It’s not often that an avowed homosexual—one who has dedicated their life to the craven and often painful act of sodomy—like me puts down their anti-hetero, baby-killing pitchfork and really considers whether same sex marriage is okay, but a letter printed in the Notre Dame/St. Mary’s College Observer by a theologian/philosopher/just an ordinary dude with opinions, “but, like, I’m not a hero or anything” has even the most experienced of catamites questioning whether gay marriage should continue to be legal.
In an editorial titled “Did Love Win?”, current student Tim Bradley asks whether allowing people of the same sex to be extended the same rights as any other couple because “love makes a marriage” will make the union as legitimate as two people of the opposite sex getting married. After all, Bradley posits, two men can love each other as brothers or as a son and father unit...does that make those two men married, too?
From Bradley’s editorial:
Those who cheered the Supreme Court’s ruling say that love makes a marriage. I’m confident that no one has ever believed that slogan as stated. The love that is shared between father and son, brother and brother or teacher and pupil is real love, and yet no one thinks that such love makes a marriage.
So, those who cheered the ruling speak of “stable, committed” relationships. But brothers and sisters love each other in a committed, stable way and no one would call them married.
To most, it seems sex has to be involved. So, if you want to be together with someone you love — and you’re having sex — you can marry, and there’s an end to it. But this will not do. If one wants to claim that love makes a marriage, or that love plus sex makes a marriage, one must identify what is distinctive of marital love and the kind of union it seeks.
Well, yes, those are certainly phrases that sound clever when you just skim over them and catch the key words, but the first problem with Bradley’s argument is the fact that any freshman who’s taken a class on contemporary sexuality knows that there are different kinds of love. Some kinds are for brothers. Some kinds are for mothers. And some are for the people you meet on Tinder and realize you have a really important connection with during netflix & chill.
But blundering his main point doesn’t dissuade Bradley from pressing on. Quickly going over the other things that make up a marriage, Bradley notes that marriage is between one man and one woman because it’s not just about love and sex but about sharing yourself completely with another person, something you can’t really do unless you’re a heterosexual couple.
Those who commit themselves to shared action toward procreation and domestic life, to the union of body and mind, commit themselves to married life. Those who dedicate themselves to other noble purposes — sisters who run an orphanage or lifelong friends who decide to share retired life together — are not married. In general, two men or two women may love each other, may desire to share all aspects of domestic life, and may make a pledge of permanent and exclusive commitment to each other. But those commitments are distinct from the marital commitment, which must include bodily union, something that unites two persons of the opposite sex (on equal terms).
Wait, so does that mean that infertile couples and those who decide not to have children are therefore not married? Because that’s exactly what that sounds like. Does that render two people who got married in a court of law (and probably before Christ and company) “just friends” if they decide to embark on an activity other than procreating and filling the world with believers?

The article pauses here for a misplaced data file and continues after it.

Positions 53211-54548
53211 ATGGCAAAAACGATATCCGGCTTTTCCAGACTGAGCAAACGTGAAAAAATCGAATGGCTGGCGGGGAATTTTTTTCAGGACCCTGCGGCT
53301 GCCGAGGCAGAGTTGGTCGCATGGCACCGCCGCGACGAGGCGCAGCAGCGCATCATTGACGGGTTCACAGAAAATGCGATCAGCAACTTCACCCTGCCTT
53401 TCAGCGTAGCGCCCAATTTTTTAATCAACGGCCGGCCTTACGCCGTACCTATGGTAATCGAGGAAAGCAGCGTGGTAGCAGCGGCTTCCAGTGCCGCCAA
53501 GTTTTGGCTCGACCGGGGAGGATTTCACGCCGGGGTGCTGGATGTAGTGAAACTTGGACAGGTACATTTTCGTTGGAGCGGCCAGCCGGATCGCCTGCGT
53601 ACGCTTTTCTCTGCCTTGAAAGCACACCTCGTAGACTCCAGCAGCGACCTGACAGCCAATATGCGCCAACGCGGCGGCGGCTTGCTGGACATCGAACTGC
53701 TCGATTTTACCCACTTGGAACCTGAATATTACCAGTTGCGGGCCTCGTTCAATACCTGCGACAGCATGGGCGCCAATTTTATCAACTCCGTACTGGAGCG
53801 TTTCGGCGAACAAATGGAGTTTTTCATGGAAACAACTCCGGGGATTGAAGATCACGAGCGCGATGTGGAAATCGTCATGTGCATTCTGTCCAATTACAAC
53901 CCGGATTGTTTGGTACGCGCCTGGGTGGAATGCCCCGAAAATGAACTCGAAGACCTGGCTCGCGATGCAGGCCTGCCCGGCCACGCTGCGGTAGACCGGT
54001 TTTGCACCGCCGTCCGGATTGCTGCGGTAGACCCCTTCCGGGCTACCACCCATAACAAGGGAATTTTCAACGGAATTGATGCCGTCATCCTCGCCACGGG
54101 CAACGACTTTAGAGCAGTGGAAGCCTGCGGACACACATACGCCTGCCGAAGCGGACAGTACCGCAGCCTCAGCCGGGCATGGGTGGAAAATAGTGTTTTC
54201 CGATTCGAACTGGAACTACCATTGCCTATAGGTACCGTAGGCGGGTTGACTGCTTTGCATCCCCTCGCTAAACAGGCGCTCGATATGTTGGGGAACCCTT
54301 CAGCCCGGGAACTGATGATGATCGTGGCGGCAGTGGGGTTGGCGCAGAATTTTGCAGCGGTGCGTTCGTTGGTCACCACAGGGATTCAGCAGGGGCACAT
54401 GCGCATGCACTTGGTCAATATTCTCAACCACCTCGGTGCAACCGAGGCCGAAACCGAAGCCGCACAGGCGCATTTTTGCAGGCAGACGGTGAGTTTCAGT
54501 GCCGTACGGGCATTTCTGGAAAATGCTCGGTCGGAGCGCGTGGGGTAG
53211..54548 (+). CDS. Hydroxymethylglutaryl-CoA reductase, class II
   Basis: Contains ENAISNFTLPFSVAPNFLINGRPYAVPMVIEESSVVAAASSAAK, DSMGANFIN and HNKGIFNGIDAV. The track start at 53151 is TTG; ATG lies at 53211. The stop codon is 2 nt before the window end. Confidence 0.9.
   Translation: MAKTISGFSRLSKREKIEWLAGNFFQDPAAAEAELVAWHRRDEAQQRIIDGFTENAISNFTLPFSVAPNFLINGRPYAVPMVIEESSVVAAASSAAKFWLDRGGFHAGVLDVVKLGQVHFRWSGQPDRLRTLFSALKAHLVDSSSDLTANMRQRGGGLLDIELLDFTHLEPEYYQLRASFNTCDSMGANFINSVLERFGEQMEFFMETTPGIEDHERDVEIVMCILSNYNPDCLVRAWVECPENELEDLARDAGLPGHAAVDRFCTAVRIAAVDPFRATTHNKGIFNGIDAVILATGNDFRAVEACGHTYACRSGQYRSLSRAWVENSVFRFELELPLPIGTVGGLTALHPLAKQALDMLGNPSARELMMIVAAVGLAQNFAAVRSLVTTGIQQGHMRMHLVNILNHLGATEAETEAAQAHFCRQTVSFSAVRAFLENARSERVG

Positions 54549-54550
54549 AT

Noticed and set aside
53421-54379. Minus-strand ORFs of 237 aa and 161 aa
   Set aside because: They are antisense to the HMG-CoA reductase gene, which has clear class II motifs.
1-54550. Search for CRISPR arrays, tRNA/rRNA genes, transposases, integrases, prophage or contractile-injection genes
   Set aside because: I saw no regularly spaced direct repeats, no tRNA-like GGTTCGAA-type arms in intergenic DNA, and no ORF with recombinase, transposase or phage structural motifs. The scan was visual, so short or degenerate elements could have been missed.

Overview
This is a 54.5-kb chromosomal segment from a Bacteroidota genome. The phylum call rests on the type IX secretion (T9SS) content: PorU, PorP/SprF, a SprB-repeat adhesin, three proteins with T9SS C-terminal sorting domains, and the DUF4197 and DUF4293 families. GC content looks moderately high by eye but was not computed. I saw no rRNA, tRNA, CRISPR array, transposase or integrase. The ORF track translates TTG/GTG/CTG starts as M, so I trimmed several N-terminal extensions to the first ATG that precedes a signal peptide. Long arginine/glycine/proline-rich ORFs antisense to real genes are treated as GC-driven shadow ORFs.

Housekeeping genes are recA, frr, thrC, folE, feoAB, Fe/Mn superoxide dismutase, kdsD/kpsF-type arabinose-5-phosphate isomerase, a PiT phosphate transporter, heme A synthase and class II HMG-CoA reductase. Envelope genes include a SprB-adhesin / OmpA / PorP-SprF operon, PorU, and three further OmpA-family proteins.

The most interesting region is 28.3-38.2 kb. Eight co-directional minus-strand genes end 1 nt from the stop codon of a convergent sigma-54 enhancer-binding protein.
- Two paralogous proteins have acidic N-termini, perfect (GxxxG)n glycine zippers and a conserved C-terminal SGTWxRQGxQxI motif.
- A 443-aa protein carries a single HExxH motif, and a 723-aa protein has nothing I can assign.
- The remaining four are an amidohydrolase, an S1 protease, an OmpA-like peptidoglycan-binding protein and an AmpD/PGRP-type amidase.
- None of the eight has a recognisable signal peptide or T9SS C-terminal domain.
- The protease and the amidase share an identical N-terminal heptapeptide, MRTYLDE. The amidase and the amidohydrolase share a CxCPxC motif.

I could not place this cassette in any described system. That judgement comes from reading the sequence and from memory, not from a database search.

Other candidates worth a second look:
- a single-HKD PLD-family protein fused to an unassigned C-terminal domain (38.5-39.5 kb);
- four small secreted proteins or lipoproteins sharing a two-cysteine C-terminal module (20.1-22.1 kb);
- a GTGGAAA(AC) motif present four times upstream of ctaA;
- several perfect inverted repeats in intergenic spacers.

While the rest of the editorial is worth a read—if only to remind yourself that issues of equality will not disappear as the older generations die out and more progressive minds take over— it’s interesting that Bradley is so upset that anyone might want to redefine marriage to include couples they don’t agree with that he completely ignores why gay and lesbian couples want the same rights. It’s not just because it makes our relationships legitimate (they already are), but because it allows gay couples the same tax breaks that straight couples have as well as the ability to visit their partners in the hospital and be considered next of kin for the purposes of advanced health directives. It gives them equal protection under the law. And, if Bradley’s argument that having children makes a marriage is to be considered valid, than what do you call the union of two women who have children via artificial insemination or two men who adopt? How is that any different from a straight couple who choose to use a surrogate to deliver a healthy baby unto this world? Why does the heterosexuals’ pairing make a marriage while the other examples mentioned are more akin to “two spinster sisters running an orphanage?”
If there’s anyone who’s changing the definition of marriage, it’s those people that are so against the idea of two people of the same sex claiming that word. They’re the ones who, like Bradley, are always changing the goalposts for what constitutes a “legitimate union.” And while some, like Bradley, try to hide their disgust that people whose sexual orientations differ from their own are finally being extended some of the same rights and privileges by descending into presudo-intellectual naval-gazing drivel they deem worthy of being published, their arguments continue to fall flat. Marriage, isn’t just for one man and one woman. It’s for two people who experience romantic love and/or want to step into a permanent legal arrangement that benefits both parties.
After all, what makes the marriage between two straight best friends who decide to get hitched in order to share health insurance any more legitimate than the union of two men or two women? And what if the gay couple is the only one interested in having children? Who’s married then?
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